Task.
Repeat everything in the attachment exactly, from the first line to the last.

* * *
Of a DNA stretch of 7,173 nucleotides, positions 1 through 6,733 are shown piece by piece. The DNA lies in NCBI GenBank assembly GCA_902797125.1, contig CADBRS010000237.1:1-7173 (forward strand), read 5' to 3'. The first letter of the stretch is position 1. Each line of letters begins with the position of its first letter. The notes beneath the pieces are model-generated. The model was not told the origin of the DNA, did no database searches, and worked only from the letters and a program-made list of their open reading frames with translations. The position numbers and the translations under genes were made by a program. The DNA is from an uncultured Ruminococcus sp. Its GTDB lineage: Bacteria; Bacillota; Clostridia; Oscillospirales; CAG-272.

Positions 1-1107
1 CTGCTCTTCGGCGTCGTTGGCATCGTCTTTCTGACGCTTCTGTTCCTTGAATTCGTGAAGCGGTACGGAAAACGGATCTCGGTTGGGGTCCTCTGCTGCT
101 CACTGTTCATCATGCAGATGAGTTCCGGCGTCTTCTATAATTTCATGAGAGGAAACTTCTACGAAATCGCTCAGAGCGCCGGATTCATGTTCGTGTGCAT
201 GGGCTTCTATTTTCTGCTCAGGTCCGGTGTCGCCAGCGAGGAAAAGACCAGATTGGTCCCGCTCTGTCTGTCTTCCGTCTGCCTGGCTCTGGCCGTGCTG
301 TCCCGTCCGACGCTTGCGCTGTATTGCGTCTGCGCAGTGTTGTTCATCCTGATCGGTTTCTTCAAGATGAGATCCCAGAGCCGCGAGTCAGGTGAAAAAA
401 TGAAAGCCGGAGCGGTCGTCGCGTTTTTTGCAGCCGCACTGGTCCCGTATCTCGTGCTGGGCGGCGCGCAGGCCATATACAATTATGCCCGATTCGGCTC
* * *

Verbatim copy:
Of a DNA stretch of 7,173 nucleotides, positions 1 through 6,733 are shown piece by piece. The DNA lies in NCBI GenBank assembly GCA_902797125.1, contig CADBRS010000237.1:1-7173 (forward strand), read 5' to 3'. The first letter of the stretch is position 1. Each line of letters begins with the position of its first letter. The notes beneath the pieces are model-generated. The model was not told the origin of the DNA, did no database searches, and worked only from the letters and a program-made list of their open reading frames with translations. The position numbers and the translations under genes were made by a program. The DNA is from an uncultured Ruminococcus sp. Its GTDB lineage: Bacteria; Bacillota; Clostridia; Oscillospirales; CAG-272.

Positions 1-1107
1 CTGCTCTTCGGCGTCGTTGGCATCGTCTTTCTGACGCTTCTGTTCCTTGAATTCGTGAAGCGGTACGGAAAACGGATCTCGGTTGGGGTCCTCTGCTGCT
101 CACTGTTCATCATGCAGATGAGTTCCGGCGTCTTCTATAATTTCATGAGAGGAAACTTCTACGAAATCGCTCAGAGCGCCGGATTCATGTTCGTGTGCAT
201 GGGCTTCTATTTTCTGCTCAGGTCCGGTGTCGCCAGCGAGGAAAAGACCAGATTGGTCCCGCTCTGTCTGTCTTCCGTCTGCCTGGCTCTGGCCGTGCTG
301 TCCCGTCCGACGCTTGCGCTGTATTGCGTCTGCGCAGTGTTGTTCATCCTGATCGGTTTCTTCAAGATGAGATCCCAGAGCCGCGAGTCAGGTGAAAAAA
401 TGAAAGCCGGAGCGGTCGTCGCGTTTTTTGCAGCCGCACTGGTCCCGTATCTCGTGCTGGGCGGCGCGCAGGCCATATACAATTATGCCCGATTCGGCTC